Random Thoughts: Words, Cliches, and What Matters

Normally when I write out a post I try to have it be organized. I have a pretty standard outline that I follow on this blog. But today, instead of one big topic, I’m gonna throw out a few random thoughts about worship leading written in a stream of consciousness. After writing this post mostly I found myself talking about words and lyrics, but there is also a bit about community and active participation. Here goes:

WORDS MATTER

More and more I care less about what style of music a church does. Since worship is about Jesus and worship in church is about the family of God coming together, what I like or don’t like musically is mattering less and less.

But what I do care about it the words. Are the words well written? Are they biblically correct? Can I understand what the song is talking about? etc. If your band is lame (my opinion only) that’s not important. But if I can’t connect with the lyrics in my mind so that my spirit can respond, that’s no good.

SHOULD YOU HAVE A LOT OF WORDS?

If you’ve read this blog for a while you might have picked on the fact that I would identify myself as a “modern hymns guy”.  So you think I’d be all for set lists that are packed why lyric heavy songs, but not so fast. I like to find that happy medium. I’ve noticed recently a trend in the music of certain churches to have very wordy songs, but they are A.) full of tired cliches B.) Using a lot of words to not say a whole lot.

Here’s the thing. It’s good if a song has something to say. You can only sing “I love you and stuff (12x)” so much. Lyrical depth is a great thing. But too often we confuse lyrical depth with lyrical length.

The other reason to find a balance between lyrically long and short songs is a functional one. What do you do when there’s no overhead projector? When you’re around a campfire. In a living room. At a BBQ. What do you do then? A healthy worship ministry will keep a certain amount of “simple songs” in the church’s repertoire for events that need simpler songs. But it’s also nice as a worship leader to link a very “wordy” song like Come Thou Fount or How Deep The Father’s Love with a lyrically simple song like “Create in Me a Clean Heart” or “We Exalt Thee”. Notice that those songs are both old Maranatha/Vineyeard  songs. Truthfully there haven’t been a lot of simple choruses written in recent memory. 1st off, both of those songs still work, but I will supplement them around the campfire with the chorus/bridge parts of songs like “Cannons” (Phil Wickham) or a familiar hymns like the chorus to “How Great Thou Art”.

CLICHES ARE GOOD AND BAD

I mentioned that a lot of the wordy songs are full of cliches. I think there is something good about taking familiar lyrical tropes like “Amazing Grace”, “Nothing But the Blood” “Falling (or some other action) before the Cross (or Jesus’ feet, or whatever)”. It’s a point of reference that is also solid in doctrine. But cliches can also be bad. We cover a bad song by adding some riff on Amazing Grace in the chorus. Additionally, while repeating lines about “nothing but the blood of Jesus” is good, because it’s at the center of our faith, we can also repeat cliches that are either wrong or imbalanced. Wrong could be presenting the idea that we initiated relationship with God (it’s out there folks… see the song “Hey” by Leeland) or imbalanced in that we only sing about one aspect of God’s character or his relationship with us. We only talk about God’s mercy (don’t you know it never lets go) but ignore his holiness, or power, or justice, or wrath and anger.  I won’t write a song off if it’s cliche, but I’ll give it a closer look.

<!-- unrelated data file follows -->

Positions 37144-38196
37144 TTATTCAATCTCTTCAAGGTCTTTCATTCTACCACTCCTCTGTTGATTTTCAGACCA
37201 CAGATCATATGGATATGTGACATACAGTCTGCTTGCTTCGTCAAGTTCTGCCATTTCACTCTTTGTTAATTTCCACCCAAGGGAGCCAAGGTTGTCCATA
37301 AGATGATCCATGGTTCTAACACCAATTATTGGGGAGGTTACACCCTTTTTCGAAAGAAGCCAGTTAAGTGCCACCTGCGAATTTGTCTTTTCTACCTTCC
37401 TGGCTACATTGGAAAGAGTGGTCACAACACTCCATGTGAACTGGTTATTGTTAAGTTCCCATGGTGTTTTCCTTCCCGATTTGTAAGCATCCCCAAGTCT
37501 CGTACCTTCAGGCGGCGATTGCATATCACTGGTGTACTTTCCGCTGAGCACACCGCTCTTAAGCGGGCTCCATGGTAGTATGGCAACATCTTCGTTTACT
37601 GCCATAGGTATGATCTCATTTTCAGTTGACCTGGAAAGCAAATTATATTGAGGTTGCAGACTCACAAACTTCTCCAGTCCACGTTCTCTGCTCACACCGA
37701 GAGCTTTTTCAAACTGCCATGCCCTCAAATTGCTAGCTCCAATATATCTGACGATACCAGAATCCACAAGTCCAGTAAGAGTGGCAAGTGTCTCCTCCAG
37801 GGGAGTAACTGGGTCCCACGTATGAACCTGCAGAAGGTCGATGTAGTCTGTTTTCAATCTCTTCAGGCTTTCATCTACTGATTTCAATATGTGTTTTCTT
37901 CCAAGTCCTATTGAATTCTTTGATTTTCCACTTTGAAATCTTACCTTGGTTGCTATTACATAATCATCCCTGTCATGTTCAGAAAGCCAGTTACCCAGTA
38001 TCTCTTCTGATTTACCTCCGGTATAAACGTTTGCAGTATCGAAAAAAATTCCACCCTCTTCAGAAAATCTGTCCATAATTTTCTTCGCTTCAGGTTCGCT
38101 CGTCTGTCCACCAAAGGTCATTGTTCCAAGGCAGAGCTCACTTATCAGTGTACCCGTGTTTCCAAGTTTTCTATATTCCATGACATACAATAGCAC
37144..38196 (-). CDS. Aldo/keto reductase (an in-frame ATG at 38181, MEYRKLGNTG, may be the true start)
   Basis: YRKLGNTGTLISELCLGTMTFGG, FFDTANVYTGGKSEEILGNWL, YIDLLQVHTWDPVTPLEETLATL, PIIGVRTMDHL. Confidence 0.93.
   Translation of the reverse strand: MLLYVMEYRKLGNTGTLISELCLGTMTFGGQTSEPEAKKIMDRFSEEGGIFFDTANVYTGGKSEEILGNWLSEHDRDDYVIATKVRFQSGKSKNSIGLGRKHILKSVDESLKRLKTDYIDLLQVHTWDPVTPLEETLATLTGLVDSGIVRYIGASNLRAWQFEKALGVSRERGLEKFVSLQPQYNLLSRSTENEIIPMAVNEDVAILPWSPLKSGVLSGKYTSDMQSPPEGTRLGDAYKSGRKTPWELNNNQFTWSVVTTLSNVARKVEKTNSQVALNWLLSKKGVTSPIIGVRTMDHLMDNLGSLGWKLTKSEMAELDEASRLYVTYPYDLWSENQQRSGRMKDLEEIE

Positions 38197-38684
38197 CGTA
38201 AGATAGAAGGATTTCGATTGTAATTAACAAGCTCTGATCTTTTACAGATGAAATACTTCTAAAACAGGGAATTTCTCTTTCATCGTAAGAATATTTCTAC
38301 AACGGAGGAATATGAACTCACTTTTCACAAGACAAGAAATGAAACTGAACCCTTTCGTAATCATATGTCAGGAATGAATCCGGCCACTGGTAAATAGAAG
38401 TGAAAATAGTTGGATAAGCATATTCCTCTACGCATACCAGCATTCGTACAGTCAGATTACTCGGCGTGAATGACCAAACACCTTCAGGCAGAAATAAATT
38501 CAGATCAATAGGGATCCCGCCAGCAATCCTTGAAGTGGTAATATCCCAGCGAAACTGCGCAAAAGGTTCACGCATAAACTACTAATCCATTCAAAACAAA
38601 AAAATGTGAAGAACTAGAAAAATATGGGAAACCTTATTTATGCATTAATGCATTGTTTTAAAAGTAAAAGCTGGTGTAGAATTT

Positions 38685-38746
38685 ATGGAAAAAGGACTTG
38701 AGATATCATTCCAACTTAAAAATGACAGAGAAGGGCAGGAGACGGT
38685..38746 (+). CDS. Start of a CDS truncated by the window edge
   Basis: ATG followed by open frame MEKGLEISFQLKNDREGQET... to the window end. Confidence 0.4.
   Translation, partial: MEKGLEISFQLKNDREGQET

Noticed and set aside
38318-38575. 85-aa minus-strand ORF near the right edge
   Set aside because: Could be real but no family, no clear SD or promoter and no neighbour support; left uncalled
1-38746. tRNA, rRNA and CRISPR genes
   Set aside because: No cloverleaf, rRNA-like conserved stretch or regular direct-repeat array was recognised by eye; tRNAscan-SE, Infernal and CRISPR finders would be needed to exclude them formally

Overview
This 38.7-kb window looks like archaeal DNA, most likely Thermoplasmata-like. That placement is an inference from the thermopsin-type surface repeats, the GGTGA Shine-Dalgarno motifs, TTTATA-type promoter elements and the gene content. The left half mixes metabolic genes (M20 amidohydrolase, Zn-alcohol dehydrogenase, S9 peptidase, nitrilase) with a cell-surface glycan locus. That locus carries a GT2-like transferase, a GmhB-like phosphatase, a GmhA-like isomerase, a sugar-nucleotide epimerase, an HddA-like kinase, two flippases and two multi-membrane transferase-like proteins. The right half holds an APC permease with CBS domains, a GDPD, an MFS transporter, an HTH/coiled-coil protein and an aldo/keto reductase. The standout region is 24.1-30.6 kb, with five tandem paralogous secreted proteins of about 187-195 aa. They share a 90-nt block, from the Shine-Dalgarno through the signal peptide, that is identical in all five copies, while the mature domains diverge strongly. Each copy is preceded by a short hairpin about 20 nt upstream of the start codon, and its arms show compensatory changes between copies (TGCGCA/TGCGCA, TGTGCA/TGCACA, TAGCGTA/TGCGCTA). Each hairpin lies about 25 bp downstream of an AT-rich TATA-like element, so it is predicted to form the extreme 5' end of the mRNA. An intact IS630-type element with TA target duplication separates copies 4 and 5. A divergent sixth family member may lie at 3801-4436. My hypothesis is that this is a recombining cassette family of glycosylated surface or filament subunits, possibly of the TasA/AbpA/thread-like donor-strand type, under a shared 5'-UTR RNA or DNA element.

THERE IS SOMETHING IN THE DOING

With all of this I was thinking there is something in the doing. It’s one thing to read the lyrics to a song like “Holy and Anointed One” and it’s another thing to sing them. It’s one thing to hear a recording of a song like “Breathe”, and it’s another thing to belt out “i’m desperate for you”. I think sometimes we get locked into what the lyrics look like on screen, or how it sounds on a record, and we forget the participatory nature of worship music in the church. We aren’t watching, we are doing. Which brings us full circle. While I don’t care as much what music your church does, I do care that it engages your church.

 

These are just some thoughts that have been passing through my brain recently. What are your thoughts? Leave a comment.

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